Does the Journal believe Hezbollah and Iran, which have expended blood and treasure sustaining their ally Assad in his civil war, will sit still and watch us bomb him? Will Putin do nothing as we bomb his ally?

      Or will Hezbollah target Americans in Lebanon while Iran orders the anti-American Shia militias, the most effective fighters now behind the Baghdad government, to start attacking Americans in Iraq?

      What if our air campaign against ISIS, as our air attacks in Iraq seem to have done, brings recruits rushing not to the FSA, but to ISIS?

      Before we went back into the Iraq war, we were told ISIS had 15,000 fighters. Now there are estimates of 30,000.

      Are we again creating more enemies than we are killing?

      And if our bombing campaign against Assad breaks him, who comes to power in Damascus, if not ISIS, al-Nusra or the Islamic Front? What then becomes of the Christian and Shia minorities?

      “Our key allies are the Kurds, the parts of the Iraqi military that aren’t dominated by Iraq’s militia, and the moderate Sunnis in Syria and Iraq,” says the Journal.

      But if those are our key allies, then the “long march” to victory of which the majority leader speaks appears to have no end.

      And what will victory look like?

      Patrick J. Buchanan is the author of the new book “The Greatest Comeback: How Richard Nixon Rose From Defeat to Create the New Majority.”

      Delete
    2. Looks like the results of the Israeli instituted "Yinon Plan" are being formalized.
      The region has been fragmented, and the US will ensure it stays that way.

      Israel prefers al-Qeada
      Israel’s Ambassador to the United States Michael Oren told the Jerusalem Post that Israel so wanted Assad out and his Iranian backers weakened, that Israel would accept al-Qaeda operatives taking power in Syria.

      “We always wanted Bashar Assad to go, we always preferred the bad guys who weren’t backed by Iran to the bad guys who were backed by Iran.”

      Even if the other “bad guys” were affiliated with al-Qaeda.
      “We understand that they are pretty bad guys,” Oren said in the interview.


      http://www.jpost.com/Syria-Crisis/Oren-Jerusalem-has-wanted-Assad-ousted-since-the-outbreak-of-the-Syrian-civil-war-326328

      Delete
    3. I don't see any of that. I see us being "bombers of opportunity."

      When the FSA is squared off against ISIS, as they are, from time to time, we bomb de ISIS.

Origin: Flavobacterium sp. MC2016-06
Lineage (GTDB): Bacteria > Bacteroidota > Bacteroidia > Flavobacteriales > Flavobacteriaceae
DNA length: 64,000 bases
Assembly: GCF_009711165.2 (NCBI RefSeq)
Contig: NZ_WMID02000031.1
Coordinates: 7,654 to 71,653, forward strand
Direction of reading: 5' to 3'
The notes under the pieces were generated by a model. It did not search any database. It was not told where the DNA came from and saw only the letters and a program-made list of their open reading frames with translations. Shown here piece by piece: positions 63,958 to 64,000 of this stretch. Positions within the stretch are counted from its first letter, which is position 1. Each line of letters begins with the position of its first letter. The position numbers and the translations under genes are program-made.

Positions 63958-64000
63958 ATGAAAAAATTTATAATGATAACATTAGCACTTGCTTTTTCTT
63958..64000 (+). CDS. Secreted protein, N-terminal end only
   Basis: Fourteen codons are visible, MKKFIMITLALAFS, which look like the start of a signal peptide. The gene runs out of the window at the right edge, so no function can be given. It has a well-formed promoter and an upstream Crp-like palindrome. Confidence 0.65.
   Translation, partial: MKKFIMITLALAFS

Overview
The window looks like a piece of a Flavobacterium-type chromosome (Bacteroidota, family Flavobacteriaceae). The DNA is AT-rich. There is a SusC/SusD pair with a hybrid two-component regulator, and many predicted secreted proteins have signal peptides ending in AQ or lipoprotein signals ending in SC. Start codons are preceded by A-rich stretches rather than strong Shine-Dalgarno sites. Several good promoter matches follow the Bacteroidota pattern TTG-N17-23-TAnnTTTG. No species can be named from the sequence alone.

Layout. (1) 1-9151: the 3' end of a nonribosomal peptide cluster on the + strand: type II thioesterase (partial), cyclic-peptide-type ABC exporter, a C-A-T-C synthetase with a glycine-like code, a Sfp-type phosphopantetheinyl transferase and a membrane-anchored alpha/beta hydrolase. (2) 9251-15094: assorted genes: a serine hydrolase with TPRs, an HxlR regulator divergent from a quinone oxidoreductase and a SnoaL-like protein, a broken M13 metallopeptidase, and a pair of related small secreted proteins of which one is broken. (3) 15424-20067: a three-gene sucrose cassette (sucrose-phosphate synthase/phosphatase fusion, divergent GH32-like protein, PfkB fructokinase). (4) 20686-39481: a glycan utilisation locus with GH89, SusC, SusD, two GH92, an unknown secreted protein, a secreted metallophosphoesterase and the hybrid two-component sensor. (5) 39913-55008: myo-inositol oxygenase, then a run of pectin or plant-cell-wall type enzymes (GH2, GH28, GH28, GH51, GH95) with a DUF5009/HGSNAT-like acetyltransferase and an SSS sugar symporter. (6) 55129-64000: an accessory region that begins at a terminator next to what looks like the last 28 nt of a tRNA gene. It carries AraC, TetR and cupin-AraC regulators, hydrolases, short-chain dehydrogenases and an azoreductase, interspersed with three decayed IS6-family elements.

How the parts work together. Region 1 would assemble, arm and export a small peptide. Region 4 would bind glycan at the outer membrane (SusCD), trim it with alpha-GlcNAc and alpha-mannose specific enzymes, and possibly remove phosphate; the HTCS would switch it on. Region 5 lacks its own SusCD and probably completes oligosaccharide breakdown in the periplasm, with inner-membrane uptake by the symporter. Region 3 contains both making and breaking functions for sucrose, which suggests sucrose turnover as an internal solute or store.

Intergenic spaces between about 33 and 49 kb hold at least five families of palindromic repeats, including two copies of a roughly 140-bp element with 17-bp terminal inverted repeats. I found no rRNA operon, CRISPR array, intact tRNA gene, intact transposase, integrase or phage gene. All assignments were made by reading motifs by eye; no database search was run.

When the Syrian Kurds are being hit by ISIS, we bomb de ISIS.

      When the President has a bad round of golf, we bomb de ISIS.

      Kind of the "new default position."

      Delete
  9. Rufus makes an excellent point ...

    There are many, many people n the US that do not want refugees from foreign violence to be allowed into the US.

    Yet bemoan the inhumanity of the policy when other countries then follow the course that those same people advocate for US.

    ReplyDelete
    Replies
    1. Had we followed our real global interests, we never would have sacrificed the livelihoods of tens of millions of US Americans, by developing an economic union with all the Americans, none of which would have created an alternate blue water navy and would be at war with each other.

      Delete
    2. It was in the Corporatists' interests to send those jobs to Mexico, and beyond.

      And, this Is America; Corporate interests Do have primacy.

      Delete
    3. That was then, this is now.

      Until the US can produce that 22% of the oil it now imports from the Middle East, we are engaged.

      There have only been two voices, here at the Elephant Bar, who have been steady in their call for the US to do that ...
      That have presented a program that could, in the real world, succeed.

      Quirk disliked the idea, he claimed the vehicles in the US would not survive using ethanol, even while vehicles in Brazil do quite well on that fuel stock.
      Not allowing reality to interfere with pre-determined thinking, reinforced by propaganda from the petroleum industry.

      Delete
    4. The (to, correctly, use one of Quirk's favorite words) ironic thing is,it was George W. Bush, who put in force a simple policy that allowed us to replace 10% of our petroleum use, in just a couple of years, and almost without giving it a second thought.

      Delete
    5. .

      Actually, Quirk merely quoted the US government and the EPA both of which at the time were not only pushing ethanol but mandating it.

      Rat looks at Brazil and assumes the US automotive fleet of 250 million vehicles can simply be converted over night.

      But then, that is the rat.

      .

      Delete
    6. You can ABSOLUTELY convert to E20, "Overnight."

      Just pump it into your tank.

      Same goes for E30.

      Delete
    7. Everyone ooohs and aaaahs over the two million bbl of oil / day from fracking, but seems to ignore the two million bbl of Ethanol / Day that we've added, globally, in the last decade.